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December 12, 2003

Just say no. In April 1986 a very fat Briton and his fellow actors from the BBC children's programme Grange Hill shot to the top of the pop music charts with the song Just Say No.

This afternoon Nick Thorne, the plump British Ambassador to the United Nations, sang a similar tune when he took to the podium at the World Summit, giving the British verdict on whether his government would be contributing to a Global Solidarity Fund (a UN body designed to build digital infrastructure in poorer countries).

Mr Thorne was frank about the British stance. "We do not believe that a new international fund could tackle the real underlying problems," he said. "It might even divert funds away [from existing aid channels]. A fund is not the answer."

The UK was happy to provide "technical assistance" to poorer countries, but will provide cash only though existing channels.

More worrying for countries seeking change is that Britain seems to be playing down the significance of the World Summit's sequel, Tunis 2005. The UK will hold the presidency of the EU in the latter half of 2005, and wants to avoid the preparatory committees (PREPCOMS for all you acronym lovers) that proved so contentious in the run up to Geneva. "The UK believes that a light preparatory process will create the right conditions for a conference," Mr Thorne said.

This will be a punch in the teeth for non-Western countries, who need all the discussion time they can get to lobby for a change in the status quo on two issues. First, they want to get a better deal on the Digital Solidarity Fund, or something very like it. Second, they want to break the Western grip on the internet and its development - an issue known as internet governance. Tunis is the only chance non-Western countries will get to debate internet governance, a topic so controversial that it was dropped from the Geneva summit's agenda.

If the UK succeeds in limiting the debate over these two issues then the Western governments can put up the bunting and gather round the piano. They want to keep the UN out of both issues and have done a reasonable job so far.
Jack Malvern @ 02:43 PM | Comments (0) | TrackBack

December 11, 2003

As Timms goes by... The UK government's top man at the World Summit - Stephen Timms - confirmed this morning what everyone suspected was the British attitude: stand well back and hang onto your purse strings. If Britain is going to hand out any more aid to poorer nations, Mr Timms suggested at a British Council event, it will be on its own terms and not through any of those spendthrift international agencies, thank you very much.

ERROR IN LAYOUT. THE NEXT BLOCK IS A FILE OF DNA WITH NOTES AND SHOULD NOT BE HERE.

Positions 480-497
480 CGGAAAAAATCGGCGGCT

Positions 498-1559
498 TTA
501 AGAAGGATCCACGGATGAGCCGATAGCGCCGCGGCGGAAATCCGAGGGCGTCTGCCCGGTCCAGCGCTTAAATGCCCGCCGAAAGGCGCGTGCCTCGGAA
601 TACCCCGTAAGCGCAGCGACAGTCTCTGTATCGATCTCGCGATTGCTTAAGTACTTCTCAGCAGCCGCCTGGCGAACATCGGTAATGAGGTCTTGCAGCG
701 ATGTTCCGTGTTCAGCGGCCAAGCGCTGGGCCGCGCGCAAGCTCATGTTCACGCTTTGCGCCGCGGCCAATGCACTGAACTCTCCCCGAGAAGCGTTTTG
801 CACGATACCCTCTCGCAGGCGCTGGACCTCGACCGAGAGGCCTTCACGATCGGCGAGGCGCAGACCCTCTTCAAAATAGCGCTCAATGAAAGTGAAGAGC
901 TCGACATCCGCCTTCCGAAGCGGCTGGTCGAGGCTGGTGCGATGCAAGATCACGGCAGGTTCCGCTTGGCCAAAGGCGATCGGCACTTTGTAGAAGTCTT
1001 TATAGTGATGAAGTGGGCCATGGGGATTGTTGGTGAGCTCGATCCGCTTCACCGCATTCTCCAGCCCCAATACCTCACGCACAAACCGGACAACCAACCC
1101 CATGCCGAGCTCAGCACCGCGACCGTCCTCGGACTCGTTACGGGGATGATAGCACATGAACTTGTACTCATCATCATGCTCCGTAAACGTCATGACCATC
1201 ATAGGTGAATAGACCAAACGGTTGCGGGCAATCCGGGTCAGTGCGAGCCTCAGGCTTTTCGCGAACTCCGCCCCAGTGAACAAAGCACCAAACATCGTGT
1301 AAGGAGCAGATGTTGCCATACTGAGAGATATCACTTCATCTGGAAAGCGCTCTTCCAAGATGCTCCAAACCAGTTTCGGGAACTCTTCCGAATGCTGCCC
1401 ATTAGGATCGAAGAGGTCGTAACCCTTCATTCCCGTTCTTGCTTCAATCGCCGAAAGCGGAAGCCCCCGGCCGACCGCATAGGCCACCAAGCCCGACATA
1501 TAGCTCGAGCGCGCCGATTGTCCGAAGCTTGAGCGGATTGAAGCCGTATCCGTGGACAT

The most telling aspect of his speech, however, was that it appeared to be based entirely on a report written by the Institute of Public Policy Research, an independent think tank. Has the British government done no thinking of its own?

There is no question that Mr Timms understands the debate. He is certainly more informed than he was on December 1, when he took part in the IPPR meeting. The problem is that he appears to have consulted few, if any other sources since. Why else would his patter be so similar to the conclusions reached at that meeting?

There are two good reasons for this:
a) the IPPR meeting provided a very good bluffer's guide to the World Summit, and
b) the British government shares the American government's view that the World Summit is a talking shop for politicians and should not be considered a platform for solving technological issues.

So, Britain is cynical about the World Summit, but just how cynical? Daily Summit has obtained a leaked report of the IPPR meeting, from which Mr Timms seems to have formed the British government's policy.

See if you can spot the difference between the report and the statements Mr Timms made this morning:

IPPR: "While market forces will on the whole drive much of the technology forward it is necessary to clear some regulatory roadblocks."
Mr Timms: "It's absolutely essential we retain market dynamism."

IPPR: "Other concerns were that [a multilateral fund to help poorer countries build their digital infrastructure] was over-simplistic and would reinforce the culture of aid dependency."
Mr Timms: "The Global Solidarity Fund [a multilateral fund to help poorer countries build their digital infrastructure] would continue the aid dependency cycle."